Since your twin sister was taken to a treatment facility for anorexics in Durango, Colorado, volunteering at the old folk’s home has become your favorite part of the day. While your classmates played the piano, put on skits, or read from their English books, you brought tadpoles in jars, a plastic model of a frog’s skeleton, or snake skins from your backyard. The women in the knitting circle wouldn’t let you near them, but the men loved your swimming tadpoles and salamanders stretched out on moss. Mrs. Wright, one of the few women who wouldn’t take a seat in the knitting circle, loved the snake skins—loved to run them between her fingers. She said if she’d known snakes felt that good, she would have touched them years ago. You didn’t tell her about the boa that had visited your second grade classroom, the one that lifted its head when your hand was on its back, turned to stare at you. You didn’t say you wet yourself in front of your entire class and left a dark puddle on the carpet.

Rachel Furey

Rachel Furey received her MFA from Southern Illinois University and is currently a PhD student at Texas Tech. She is a winner of Sycamore Review’s Wabash Prize for Fiction, Crab Orchard Review’s Charles Johnson Student Fiction Award, and Yemassee’s William Richey Short Fiction Contest. Her work has also appeared or is forthcoming in Fifth Wednesday Journal, Sweet, Hunger Mountain, American Fiction, and Chautauqua.

Q&A by Pei-Ling Lue

PL: Where did the idea for this story come from?
RF: It came from a few different places. I have a twin sister, so I know how special that connection is. I also know how hard it is to be apart now that we’re adults and live in different locations. When I was Eliza’s age, I, too, was interested in reptiles and amphibians. I wanted to be a herpetologist until a frog dissection in seventh grade made me realize I could never stand to cut the creatures open. I really did find a dead baby turtle the way Eliza did in the story. I, too, placed it in a bowl of water, hoping it might spring back to life, which, of course, didn’t work. I still have that small turtle in a specimen box on a bookshelf at home, so it served as inspiration.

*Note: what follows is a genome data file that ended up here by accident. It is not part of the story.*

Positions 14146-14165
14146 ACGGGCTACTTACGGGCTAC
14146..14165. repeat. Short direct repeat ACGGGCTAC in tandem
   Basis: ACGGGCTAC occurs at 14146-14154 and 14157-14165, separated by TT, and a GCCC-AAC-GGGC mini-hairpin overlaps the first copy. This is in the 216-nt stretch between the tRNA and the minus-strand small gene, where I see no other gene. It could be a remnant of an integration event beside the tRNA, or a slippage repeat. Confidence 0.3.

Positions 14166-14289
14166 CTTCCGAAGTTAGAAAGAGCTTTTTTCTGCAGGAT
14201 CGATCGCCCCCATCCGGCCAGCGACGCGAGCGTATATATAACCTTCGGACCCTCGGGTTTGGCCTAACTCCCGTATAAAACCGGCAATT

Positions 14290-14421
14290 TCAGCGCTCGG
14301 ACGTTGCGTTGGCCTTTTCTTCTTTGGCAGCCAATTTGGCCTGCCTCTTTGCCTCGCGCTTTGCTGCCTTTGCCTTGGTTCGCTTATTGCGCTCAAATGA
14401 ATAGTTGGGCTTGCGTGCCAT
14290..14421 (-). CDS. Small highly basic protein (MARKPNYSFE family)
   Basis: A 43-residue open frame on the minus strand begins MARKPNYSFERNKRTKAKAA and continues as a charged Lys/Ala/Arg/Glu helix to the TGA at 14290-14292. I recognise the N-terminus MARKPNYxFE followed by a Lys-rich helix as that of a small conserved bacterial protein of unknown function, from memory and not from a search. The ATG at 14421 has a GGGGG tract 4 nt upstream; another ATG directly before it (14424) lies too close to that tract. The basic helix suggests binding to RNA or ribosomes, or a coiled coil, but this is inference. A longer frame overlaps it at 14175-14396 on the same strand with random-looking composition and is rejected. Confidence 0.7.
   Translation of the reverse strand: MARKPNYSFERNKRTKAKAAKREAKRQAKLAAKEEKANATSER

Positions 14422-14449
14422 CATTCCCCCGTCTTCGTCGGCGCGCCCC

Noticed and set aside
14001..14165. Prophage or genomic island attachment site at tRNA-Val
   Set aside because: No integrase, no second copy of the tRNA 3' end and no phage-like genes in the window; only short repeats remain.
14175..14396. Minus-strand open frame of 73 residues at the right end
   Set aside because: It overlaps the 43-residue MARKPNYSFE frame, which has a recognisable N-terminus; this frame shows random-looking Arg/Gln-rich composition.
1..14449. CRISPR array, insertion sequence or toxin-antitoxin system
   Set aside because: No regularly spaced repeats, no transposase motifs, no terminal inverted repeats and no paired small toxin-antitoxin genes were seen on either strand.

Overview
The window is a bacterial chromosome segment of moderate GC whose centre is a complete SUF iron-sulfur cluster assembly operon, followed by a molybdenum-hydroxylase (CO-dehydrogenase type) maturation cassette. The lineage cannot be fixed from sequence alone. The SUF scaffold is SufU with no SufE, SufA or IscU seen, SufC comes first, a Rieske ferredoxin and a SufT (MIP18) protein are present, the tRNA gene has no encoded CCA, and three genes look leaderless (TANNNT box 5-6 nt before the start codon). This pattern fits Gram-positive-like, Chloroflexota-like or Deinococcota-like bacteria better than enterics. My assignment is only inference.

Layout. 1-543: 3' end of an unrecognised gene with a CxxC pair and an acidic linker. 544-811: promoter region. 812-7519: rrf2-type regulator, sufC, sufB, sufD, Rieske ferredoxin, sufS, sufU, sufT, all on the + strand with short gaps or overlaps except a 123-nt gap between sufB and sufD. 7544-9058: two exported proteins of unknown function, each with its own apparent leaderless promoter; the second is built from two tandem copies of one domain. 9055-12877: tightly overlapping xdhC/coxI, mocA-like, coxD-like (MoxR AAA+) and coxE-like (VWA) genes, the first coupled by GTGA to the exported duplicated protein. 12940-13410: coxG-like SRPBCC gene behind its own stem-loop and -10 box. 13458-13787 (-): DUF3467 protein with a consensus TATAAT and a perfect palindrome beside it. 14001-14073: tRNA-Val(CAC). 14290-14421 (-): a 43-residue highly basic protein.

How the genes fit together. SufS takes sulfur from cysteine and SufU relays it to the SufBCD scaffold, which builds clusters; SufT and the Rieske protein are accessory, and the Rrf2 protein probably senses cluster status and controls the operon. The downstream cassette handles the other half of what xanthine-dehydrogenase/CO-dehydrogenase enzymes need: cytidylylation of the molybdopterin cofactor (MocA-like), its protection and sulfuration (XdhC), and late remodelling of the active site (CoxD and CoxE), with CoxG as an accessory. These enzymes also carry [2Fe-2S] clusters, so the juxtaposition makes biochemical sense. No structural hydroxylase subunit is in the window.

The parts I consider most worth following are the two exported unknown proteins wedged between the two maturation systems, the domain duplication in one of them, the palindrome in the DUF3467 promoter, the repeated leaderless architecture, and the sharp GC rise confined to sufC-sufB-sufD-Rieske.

PL: What was the most challenging aspect of writing this story?
RF: The ending. This is true of most stories I write. I wanted a resolution—for Eliza to experience at least a small moment of comfort. But I also wanted it to feel realistic and still be surprising. I knew Mrs. Wright couldn’t provide Eliza with what she needed, so I had to try out other scenarios.
PL: How long did it take you to complete this story?
RF: It took me about a month to complete a full draft in which all the scenes were working together. After that, I went through more revisions. I’m always working on more than one project at once, so I was able to set the story aside for a while and come back to it with a fresh perspective.
PL: I had never heard of a mudpuppy before reading your story. Have you ever caught one?
RF: I haven’t. But I have spent a lot of time poking around in ditches and ponds looking for one. I figured it was time to catch one in a story.
PL: The owl scene at the lake is so lovely. Did you ever witness such a scene?
RF: I haven’t. I’ve walked around ponds at night and seen bats skimming the surface for insects, so I could imagine an owl flying in. My sister and I have a tandem kayak, so I’ve been kayaking, and I’ve seen bald eagles from a kayak before, but not an owl catching a bat.
PL: What do you think happens to the main character and Jody after the story ends?
RF: I have ideas on this since I’m following the characters through a novel, but I don’t want to state specifics since I’m still working on revisions of the book. I do have another story about Eliza up at Hunger Mountain’s website.
PL: Did you ever volunteer at an old folks home?
RF: No.
PL: The events in this story happen in an afternoon, how did you decide to come up with this structure for the story?
RF: It wasn’t a conscious decision that I had from the beginning. The story happened to turn out that way. I always start with a clear conflict and then follow the character through that conflict. As I wrote this story, it became clear that Eliza’s conflict could reach a resolution by the end of the afternoon.
PL: What are you working on now?
RF: I’m working on a YA novel that focuses on the characters from the story, Eliza and Jody. Most of the novel, as it stands right now, is from Eliza’s point of view, but there are also a few sections from Jody’s point of view.
PL: What is the best bit of advice about writing you have ever received?
RF: Have fun with it. This isn’t to say writing isn’t hard work. It is. You have to be determined and spend a lot of time working at it. But if you’re going to devote yourself to writing, then you might as well choose to write stories that interest you and excite you. If you find yourself laughing out loud and having a good time while you write, well then there’s a decent chance the reader will have a good time reading it.